HB 2255

84(R) - 2015
House Licensing & Administrative Procedures
House Licensing & Administrative Procedures
Occupational Licensing

Vote Recommendation

  • Neutral
  • Neutral
  • Neutral
  • Positive
  • Neutral


Lyle Larson


Larry Gonzales

Bill Caption

Relating to the regulation of plumbing.

Fiscal Notes

A fiscal note dated May 25, 2015 anticipates no fiscal implication to the State or units of local government.

Bill Analysis

House Bill 2255 would amend Section 1301.002 of the Occupations Code to define "control valve" and "executive director". It would also redefine "Drain cleaner," "Drain cleaner-restricted registrant" and "Journeyman plumber" to require that their training time in terms of working hours be completed under the supervision of a "responsible master plumber" as opposed to a "master plumber" as currently required under statute.

The bill would amend Section 1301.151 of the Occupations Code to change the make-up of the Texas State Board of Plumbing Examiners by substituting a plumbing contractor with at least 5 years experience with an individual that has been a responsible master plumber for at least 5 years with at least 10 years experience as a licensed journeyman plumber or master plumber; and it would require that the member who is a license engineer practice in the field of plumbing engineering.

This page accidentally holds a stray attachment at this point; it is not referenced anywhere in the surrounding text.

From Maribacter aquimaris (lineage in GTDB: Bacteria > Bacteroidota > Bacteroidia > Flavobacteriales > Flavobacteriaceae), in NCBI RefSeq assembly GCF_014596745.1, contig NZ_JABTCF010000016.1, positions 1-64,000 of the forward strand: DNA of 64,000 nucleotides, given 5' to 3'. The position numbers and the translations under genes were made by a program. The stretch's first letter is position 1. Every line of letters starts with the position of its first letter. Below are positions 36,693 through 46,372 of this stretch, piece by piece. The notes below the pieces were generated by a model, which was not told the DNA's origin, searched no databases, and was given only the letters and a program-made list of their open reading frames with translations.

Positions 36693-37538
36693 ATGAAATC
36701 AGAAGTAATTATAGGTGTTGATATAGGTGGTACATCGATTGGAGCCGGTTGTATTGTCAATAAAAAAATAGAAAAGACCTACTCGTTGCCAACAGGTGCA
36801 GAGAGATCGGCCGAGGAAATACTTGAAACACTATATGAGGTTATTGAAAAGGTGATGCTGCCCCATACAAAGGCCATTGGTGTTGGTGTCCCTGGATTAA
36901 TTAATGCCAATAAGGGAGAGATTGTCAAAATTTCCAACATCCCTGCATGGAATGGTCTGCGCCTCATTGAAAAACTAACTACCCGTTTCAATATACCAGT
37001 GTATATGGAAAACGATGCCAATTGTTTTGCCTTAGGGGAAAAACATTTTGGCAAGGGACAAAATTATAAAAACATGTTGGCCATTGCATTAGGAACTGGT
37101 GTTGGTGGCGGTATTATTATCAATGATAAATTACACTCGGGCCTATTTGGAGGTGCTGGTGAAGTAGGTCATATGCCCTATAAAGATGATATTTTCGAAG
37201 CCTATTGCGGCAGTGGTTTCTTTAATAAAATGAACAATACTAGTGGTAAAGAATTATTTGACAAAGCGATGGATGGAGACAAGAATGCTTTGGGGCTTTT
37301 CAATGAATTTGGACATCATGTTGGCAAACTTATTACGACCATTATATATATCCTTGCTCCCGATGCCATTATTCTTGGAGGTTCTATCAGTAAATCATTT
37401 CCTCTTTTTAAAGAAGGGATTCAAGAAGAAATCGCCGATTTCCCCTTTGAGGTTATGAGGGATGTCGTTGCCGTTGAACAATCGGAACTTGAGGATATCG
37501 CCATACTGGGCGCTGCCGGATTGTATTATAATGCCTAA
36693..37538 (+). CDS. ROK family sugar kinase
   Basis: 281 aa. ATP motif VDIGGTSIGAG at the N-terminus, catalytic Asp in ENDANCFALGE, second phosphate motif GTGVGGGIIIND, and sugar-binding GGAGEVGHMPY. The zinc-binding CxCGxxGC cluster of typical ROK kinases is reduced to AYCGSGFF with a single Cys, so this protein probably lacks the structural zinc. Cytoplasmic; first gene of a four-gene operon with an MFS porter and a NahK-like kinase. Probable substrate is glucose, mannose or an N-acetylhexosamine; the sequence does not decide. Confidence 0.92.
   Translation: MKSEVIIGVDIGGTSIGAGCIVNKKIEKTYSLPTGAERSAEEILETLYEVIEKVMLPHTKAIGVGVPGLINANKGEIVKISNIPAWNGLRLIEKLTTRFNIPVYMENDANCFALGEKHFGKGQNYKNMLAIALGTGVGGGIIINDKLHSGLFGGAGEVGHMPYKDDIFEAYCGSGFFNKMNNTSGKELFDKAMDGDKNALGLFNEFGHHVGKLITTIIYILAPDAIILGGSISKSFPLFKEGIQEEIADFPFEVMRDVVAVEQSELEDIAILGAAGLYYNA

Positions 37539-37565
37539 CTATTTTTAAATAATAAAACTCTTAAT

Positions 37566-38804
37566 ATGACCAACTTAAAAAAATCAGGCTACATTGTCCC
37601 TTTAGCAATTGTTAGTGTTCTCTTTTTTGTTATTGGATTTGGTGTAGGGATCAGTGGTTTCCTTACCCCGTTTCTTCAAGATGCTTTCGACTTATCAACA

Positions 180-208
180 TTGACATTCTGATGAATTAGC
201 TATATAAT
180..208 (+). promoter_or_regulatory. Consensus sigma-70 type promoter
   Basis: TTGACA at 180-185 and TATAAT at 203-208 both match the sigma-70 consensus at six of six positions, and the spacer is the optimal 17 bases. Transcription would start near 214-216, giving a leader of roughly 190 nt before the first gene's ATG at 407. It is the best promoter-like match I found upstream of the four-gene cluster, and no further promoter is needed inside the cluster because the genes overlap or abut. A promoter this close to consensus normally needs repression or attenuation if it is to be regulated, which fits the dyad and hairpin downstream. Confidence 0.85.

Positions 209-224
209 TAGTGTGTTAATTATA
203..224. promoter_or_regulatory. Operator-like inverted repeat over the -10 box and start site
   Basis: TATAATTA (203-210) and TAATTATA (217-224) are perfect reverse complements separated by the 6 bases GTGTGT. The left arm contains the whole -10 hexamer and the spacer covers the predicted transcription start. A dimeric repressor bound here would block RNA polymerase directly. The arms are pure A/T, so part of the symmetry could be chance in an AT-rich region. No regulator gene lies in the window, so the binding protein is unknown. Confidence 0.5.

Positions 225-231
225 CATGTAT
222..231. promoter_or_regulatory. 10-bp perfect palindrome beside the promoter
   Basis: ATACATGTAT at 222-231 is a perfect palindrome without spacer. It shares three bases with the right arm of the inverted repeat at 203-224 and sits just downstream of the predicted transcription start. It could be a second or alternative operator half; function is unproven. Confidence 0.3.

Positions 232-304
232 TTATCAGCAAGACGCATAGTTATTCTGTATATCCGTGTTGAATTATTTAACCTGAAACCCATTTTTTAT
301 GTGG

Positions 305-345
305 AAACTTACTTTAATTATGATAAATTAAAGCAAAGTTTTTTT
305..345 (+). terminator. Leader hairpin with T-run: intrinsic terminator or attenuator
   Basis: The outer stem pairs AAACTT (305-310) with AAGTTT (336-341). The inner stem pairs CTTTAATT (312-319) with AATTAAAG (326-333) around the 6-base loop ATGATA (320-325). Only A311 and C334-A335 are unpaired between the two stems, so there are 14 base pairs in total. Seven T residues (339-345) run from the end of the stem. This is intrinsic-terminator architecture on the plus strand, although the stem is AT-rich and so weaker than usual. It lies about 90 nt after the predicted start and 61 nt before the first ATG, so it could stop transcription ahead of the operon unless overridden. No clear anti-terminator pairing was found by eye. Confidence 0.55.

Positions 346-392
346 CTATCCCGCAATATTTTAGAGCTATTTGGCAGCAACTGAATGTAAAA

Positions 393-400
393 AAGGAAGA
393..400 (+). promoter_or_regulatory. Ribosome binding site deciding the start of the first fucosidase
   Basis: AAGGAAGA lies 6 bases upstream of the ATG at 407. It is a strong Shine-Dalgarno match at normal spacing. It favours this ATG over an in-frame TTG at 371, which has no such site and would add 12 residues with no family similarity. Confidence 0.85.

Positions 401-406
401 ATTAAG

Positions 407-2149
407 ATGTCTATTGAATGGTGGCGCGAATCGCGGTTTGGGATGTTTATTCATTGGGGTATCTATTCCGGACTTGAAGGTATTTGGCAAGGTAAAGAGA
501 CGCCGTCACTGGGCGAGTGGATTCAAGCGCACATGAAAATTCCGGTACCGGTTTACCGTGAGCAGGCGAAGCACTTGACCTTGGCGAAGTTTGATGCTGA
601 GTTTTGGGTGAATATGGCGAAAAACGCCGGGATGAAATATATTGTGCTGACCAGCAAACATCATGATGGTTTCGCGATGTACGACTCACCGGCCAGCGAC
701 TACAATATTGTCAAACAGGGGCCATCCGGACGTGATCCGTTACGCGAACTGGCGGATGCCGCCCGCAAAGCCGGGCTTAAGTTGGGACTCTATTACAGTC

House Bill 2255 would amend Section 1301.202 of the Occupations Code to require that a plumbing examiner hold a license as a plumber, be knowledgeable of plumbing statutes and municipal ordinances relating to plumbing, and be qualified by experience and training in plumbing practice.

House Bill 2255 would amend Section 1301.354 of the Occupations Code relating to the plumber's apprentice to authorize that, at an applicant's request, the Texas State Board of Plumbing Examiners could credit the applicant with up to 1,000 (as opposed to 500 currently) hours of the work experience required before taking the examination, in certain conditions.

Vote Recommendation Notes

The aim of House Bill 2255, according to its statement of intent, is to alleviate a plumbing workforce shortage. The statement of intent indicates that part of the shortage is due to the burdensome training requirements that people who want to work in plumbing need to go through.

House Bill 2255 is a step in the right direction as it recognizes that the occupational licensing of the trade of plumbing, such as the occupational licensing of many trades, creates a barrier to entry in the trade and risks creating shortages of skilled workers in and practitioners of certain trades, such as the one HB 2255 tries to remedy. As a consequence, we support this bill.

In the long run, however, this is merely an incremental change to a system of occupational licensure that needs a complete overhaul. Too many occupations in Texas are under licensure requirements. Occupational licensure for the most part serves as industry protection against unwanted competition, creates undue barriers to entry, interferes with the free market transactions between willing buyers and sellers, limits consumer choice, and creates shortages of labors in many licensed occupations. For further consideration, interested readers may wish to review further background provided by the Texas Public Policy Foundation here, the Institute for Justice here, and U.S. News & World Report here.